• Root hair cells - Absorb water and minerals, long extensions which increases the surface area for osmosis, diffusion and active transport
  • Guard cells - Open and close stomata, can change shape
  • Xylem vessels - Transport water and minerals, thickened walls to withstand water pressure, tiny pores in walls to allow water and mineral salts to leave the vessel, no cytoplasm (cell non-living) so water can move freely and end walls between cells are lost to form a tube.
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Stem Cells

  • Stem cell - an unspecialised cell that continues to divide by mitosis to produce new stem cells and other cells that differentiate into specialised cells
  • Embryonic stem cell - cell from an early stage of an embryo that can produce almost any kind of differentiated cell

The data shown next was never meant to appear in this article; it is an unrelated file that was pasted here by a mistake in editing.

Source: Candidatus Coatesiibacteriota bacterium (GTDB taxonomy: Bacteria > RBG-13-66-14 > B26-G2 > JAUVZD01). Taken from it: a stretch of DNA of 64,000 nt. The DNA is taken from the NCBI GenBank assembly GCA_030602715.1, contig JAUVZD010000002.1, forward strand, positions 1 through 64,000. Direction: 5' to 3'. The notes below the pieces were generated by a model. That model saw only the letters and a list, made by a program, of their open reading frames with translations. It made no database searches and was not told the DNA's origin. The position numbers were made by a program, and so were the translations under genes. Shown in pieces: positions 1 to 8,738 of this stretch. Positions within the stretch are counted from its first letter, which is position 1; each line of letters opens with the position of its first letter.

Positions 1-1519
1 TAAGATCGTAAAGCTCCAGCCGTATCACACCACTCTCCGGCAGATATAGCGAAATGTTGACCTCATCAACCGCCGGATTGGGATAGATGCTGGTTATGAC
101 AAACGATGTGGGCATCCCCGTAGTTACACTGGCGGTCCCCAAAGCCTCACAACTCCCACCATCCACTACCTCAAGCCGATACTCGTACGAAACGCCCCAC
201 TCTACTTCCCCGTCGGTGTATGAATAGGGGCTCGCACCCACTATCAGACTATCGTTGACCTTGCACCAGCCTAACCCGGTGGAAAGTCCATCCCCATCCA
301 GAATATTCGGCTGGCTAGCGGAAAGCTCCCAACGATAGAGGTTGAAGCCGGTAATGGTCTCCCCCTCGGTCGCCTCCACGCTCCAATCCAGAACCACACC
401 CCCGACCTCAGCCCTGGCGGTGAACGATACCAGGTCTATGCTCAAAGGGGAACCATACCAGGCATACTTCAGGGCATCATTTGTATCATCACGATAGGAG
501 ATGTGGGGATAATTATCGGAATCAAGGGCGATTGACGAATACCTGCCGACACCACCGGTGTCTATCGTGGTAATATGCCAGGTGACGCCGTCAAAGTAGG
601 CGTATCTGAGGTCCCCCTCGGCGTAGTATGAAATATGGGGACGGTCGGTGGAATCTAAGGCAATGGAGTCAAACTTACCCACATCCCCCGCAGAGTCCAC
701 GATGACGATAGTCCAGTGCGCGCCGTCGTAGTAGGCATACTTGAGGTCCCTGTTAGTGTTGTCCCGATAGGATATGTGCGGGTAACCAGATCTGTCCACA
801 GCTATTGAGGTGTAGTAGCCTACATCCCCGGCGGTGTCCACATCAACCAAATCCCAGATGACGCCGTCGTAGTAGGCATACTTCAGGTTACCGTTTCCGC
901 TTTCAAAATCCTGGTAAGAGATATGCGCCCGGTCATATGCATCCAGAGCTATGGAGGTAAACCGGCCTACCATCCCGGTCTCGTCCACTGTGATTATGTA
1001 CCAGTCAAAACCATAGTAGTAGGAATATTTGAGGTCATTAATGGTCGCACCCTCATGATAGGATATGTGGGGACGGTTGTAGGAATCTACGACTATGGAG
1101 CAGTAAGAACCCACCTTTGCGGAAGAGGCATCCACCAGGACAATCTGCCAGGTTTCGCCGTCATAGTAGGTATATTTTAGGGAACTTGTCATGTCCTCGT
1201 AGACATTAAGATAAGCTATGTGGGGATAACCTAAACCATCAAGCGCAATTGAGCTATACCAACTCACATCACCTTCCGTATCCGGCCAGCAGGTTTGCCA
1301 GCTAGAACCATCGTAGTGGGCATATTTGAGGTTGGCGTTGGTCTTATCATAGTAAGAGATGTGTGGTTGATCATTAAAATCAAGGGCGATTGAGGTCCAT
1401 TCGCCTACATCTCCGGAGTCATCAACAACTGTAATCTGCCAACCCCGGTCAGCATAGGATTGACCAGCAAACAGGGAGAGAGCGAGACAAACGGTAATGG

• Adult stem cell - stem cell found in specialised tissue that can produce more of that specialised tissue for growth and repair
  • i.e. can only produce a limited number of cell types e.g. blood stem cells in bone marrow can only produce the different types of blood cells
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Uses and Risks of Stem Cells


  • Bone marrow transplants
  • Type 1 diabetes treated
  • Replace damaged cells


  • Continued division of stem cells could cause cancer
  • Rejection - stem cells are destroyed by immune system of patient
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The Brain 1

Cerebral Cortex:

  • Divided into two cerebral cortex
  • Used for: memory, behaviour, consciousness, language and most senses including vision

Medulla Oblongata:

  • Controls heart and breathing rate
  • Responsible for reflexes e.g. vomiting, sneexing and swallowing
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The Brain 2